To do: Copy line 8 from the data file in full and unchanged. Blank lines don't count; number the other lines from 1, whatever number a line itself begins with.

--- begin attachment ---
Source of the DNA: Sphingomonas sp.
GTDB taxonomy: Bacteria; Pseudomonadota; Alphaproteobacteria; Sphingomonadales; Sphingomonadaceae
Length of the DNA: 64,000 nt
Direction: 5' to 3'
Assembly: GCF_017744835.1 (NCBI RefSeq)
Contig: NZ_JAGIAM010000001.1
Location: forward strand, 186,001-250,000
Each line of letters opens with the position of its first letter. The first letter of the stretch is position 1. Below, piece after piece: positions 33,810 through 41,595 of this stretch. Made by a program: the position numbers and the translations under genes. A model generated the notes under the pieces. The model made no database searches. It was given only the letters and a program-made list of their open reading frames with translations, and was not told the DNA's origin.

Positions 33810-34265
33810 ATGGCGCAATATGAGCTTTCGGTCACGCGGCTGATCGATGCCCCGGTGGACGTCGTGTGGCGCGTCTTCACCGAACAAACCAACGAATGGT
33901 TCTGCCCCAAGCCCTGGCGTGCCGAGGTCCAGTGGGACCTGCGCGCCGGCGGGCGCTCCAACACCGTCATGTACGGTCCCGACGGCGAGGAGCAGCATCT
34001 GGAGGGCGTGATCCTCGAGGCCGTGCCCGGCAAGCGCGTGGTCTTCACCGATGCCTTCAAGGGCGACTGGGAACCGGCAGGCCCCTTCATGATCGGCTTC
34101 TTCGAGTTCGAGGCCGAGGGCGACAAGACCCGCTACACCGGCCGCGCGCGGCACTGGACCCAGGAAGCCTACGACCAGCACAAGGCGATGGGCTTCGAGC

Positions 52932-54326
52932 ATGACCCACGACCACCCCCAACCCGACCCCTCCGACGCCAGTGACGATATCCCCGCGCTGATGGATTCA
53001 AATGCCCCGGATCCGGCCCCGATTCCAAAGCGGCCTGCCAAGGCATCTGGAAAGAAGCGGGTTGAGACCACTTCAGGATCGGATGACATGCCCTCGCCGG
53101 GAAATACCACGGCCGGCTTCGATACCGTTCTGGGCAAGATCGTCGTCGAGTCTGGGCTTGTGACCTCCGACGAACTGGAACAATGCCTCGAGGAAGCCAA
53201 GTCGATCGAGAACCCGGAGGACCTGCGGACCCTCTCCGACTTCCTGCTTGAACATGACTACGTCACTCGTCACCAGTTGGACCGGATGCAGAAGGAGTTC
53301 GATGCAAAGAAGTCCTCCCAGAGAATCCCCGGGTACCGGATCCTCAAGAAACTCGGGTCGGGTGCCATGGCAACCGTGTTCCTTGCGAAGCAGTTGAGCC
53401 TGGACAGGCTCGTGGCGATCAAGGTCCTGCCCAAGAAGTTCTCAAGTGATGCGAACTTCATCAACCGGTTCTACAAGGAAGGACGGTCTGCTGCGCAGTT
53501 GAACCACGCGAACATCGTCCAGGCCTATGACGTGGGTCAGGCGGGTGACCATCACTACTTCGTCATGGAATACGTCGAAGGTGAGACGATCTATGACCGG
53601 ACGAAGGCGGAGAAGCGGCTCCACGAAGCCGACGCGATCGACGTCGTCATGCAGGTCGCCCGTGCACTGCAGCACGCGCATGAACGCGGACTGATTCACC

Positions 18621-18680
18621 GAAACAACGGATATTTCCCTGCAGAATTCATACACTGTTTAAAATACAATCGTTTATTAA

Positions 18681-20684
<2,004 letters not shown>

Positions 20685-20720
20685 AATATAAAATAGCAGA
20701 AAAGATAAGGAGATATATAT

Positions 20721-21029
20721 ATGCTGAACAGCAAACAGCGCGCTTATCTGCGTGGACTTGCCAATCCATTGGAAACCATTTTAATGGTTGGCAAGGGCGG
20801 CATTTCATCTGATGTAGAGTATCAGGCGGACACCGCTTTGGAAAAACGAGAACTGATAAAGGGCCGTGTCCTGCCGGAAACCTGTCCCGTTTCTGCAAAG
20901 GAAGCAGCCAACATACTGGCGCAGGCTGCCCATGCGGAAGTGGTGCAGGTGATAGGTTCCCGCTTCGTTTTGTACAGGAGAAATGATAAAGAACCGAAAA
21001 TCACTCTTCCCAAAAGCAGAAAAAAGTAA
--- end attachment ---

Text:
Each line of letters opens with the position of its first letter. The first letter of the stretch is position 1. Below, piece after piece: positions 33,810 through 41,595 of this stretch. Made by a program: the position numbers and the translations under genes. A model generated the notes under the pieces. The model made no database searches. It was given only the letters and a program-made list of their open reading frames with translations, and was not told the DNA's origin.